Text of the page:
Rhododendrons are beautiful plants, prolific and well suited for growing in the Pacific Northwest. But, how much do you really know about these mythically indestructible plants?
True or False: All azaleas are rhododendrons.
True. The genus Rhododendron is a large group and includes all azaleas. However, keep in mind, all rhododendrons are not azaleas! That said, the discussion of rhododendrons includes azaleas unless otherwise noted.
T/F: Rhododendrons are native to the Pacific Northwest.
Well, true, there are a few rhododendrons native to the Pacific Northwest. Washington State’s official flower is the beautiful Pacific Rhododendron, R. macrophyllum. But there over 900 species of rhododendron and countless more thousands of hybrids that are not native to this area. The plants you encounter at a local nursery will more than likely not be of a native variety. The Pacific Northwest is fortunate to have a climate prime for growing a wide range of rhododendrons.
T/F: Rhododendrons are easy to grow.
True, if you do your homework and plant them properly. Rhododendrons need a few specific conditions: humus-rich acidic soil, consistent moisture and excellent drainage. It’s better to plant a Rhododendron a little high and provide good quality mulch than to risk root rot. More rhododendrons die quickly from drowning than drought.
T/F: All rhododendrons need shade. False.
With the tens of thousands of species, sub species, hybrids and varieties available, the myth that they all require the same light conditions is fanciful. There are beautiful plants of all shapes, sizes and colors for a myriad of locations.
T/F: Rhododendrons are essentially pest-free.
False. Just like any other plant, a healthy rhododendron will repel pests and disease. Choosing a rhododendron suited to your site is the first defense. Because stressed plants are more susceptible to problems, good cultural practices is the next step. In the Pacific Northwest a major stress can be inadequate or inconsistent summer water. Rhododendron and Azalea lace bug is a difficult pest best thwarted by robust health. One of the hardest pests to manage is root weevil. Root weevil is enough of a problem that there are lists of weevil-resistant rhododendrons. An extensive list can be found in a free download at www.pubs.wsu.edu; search EB0970E.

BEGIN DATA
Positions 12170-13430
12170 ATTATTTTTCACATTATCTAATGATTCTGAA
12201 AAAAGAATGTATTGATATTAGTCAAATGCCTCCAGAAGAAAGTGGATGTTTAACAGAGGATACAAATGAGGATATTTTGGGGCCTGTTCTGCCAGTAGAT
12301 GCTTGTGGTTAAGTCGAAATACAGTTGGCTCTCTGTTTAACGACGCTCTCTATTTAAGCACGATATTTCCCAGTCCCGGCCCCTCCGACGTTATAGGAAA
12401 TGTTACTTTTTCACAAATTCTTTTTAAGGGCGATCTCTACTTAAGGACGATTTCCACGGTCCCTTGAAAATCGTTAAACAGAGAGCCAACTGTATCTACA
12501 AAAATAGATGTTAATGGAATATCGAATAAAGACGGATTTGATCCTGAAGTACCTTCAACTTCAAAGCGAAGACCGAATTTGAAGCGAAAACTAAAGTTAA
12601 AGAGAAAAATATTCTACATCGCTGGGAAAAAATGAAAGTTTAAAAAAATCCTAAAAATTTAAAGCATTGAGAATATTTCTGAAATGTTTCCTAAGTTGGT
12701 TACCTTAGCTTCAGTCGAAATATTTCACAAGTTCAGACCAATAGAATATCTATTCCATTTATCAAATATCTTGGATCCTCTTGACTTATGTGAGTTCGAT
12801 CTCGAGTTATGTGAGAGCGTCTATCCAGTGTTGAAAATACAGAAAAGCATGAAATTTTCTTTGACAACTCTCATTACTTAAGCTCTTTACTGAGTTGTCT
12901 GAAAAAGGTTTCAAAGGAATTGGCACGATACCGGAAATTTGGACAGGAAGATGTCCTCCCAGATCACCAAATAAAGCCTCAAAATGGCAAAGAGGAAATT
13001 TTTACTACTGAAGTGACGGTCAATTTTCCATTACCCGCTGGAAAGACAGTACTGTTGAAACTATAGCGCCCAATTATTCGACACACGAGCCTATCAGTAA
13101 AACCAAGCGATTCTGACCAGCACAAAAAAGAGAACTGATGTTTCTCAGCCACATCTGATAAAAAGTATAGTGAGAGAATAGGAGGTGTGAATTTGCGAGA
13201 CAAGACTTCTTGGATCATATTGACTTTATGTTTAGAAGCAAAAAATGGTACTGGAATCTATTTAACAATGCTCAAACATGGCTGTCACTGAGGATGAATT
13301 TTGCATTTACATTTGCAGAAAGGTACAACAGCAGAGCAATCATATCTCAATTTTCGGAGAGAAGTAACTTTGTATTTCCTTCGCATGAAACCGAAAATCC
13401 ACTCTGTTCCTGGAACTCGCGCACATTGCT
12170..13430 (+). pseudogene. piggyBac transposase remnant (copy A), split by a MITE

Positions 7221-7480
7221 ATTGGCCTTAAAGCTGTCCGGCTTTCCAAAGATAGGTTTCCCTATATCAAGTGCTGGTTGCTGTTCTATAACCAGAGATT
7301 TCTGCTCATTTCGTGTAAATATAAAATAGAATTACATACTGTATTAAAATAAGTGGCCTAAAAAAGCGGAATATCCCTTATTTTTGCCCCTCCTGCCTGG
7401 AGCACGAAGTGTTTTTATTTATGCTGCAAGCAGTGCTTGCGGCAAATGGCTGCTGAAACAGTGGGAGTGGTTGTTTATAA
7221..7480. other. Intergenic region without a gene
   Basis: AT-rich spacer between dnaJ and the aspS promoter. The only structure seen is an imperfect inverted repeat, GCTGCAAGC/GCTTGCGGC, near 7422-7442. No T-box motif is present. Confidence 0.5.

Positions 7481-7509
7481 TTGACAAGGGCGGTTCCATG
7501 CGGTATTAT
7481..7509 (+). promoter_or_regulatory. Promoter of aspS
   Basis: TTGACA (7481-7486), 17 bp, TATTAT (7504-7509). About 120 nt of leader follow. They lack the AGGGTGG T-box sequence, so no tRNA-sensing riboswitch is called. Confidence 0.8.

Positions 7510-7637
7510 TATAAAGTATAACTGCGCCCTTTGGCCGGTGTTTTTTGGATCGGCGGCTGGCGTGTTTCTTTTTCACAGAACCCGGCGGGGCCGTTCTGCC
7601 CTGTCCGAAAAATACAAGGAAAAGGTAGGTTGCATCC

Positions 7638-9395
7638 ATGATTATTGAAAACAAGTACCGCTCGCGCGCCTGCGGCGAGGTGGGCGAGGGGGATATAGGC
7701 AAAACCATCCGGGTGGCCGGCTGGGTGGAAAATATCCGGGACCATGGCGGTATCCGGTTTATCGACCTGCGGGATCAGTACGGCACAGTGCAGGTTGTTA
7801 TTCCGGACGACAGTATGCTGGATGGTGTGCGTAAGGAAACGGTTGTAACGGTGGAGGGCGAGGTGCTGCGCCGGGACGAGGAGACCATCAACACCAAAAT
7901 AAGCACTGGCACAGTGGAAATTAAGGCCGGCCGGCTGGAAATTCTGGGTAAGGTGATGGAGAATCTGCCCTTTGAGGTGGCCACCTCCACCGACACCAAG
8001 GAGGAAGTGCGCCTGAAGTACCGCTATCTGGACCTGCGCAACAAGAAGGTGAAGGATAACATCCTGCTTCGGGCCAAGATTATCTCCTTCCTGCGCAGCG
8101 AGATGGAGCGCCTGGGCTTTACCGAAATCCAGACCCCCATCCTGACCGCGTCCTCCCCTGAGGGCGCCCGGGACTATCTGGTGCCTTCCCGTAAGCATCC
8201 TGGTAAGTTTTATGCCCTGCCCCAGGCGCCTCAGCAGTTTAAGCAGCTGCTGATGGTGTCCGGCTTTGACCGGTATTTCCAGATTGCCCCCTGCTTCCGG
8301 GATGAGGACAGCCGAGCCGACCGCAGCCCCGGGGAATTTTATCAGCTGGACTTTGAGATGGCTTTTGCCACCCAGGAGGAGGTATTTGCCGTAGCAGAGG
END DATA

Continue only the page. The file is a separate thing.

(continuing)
T/F: Rhododendrons do not need to be pruned.
True, only if you want wild overgrown plants. Probably the first and most often asked question at any rhododendron talk is: “I have a huge rhododendron that is consuming my house, what to do?” Rhododendrons may need less attention but they do benefit from some pruning. Every year after bloom you should evaluate your plants and follow the four “Ds.”
First deadhead: That is, remove the faded flowers. This keeps the plant from extending too much energy forming seeds and it looks more attractive. Next are damaged or diseased branches: Cut them out any time of year. The last “D” is to direct the plants growth. If your plant has decided to grow over a path or in front of a window, selectively remove branches to direct its growth where you want it. And realize that plant tags that say “grows to 8 feet” means that it grows to 8 feet in 10 years. After that time you will be the person asking the questions about an unruly rhododendron.
T/F: The American Rhododendron Society has an awesome website for people who want to learn more about this outstanding ornamental plant.
True! See www.rhododendron.org.
Susan Kalmer is a Clallam County Master Gardener.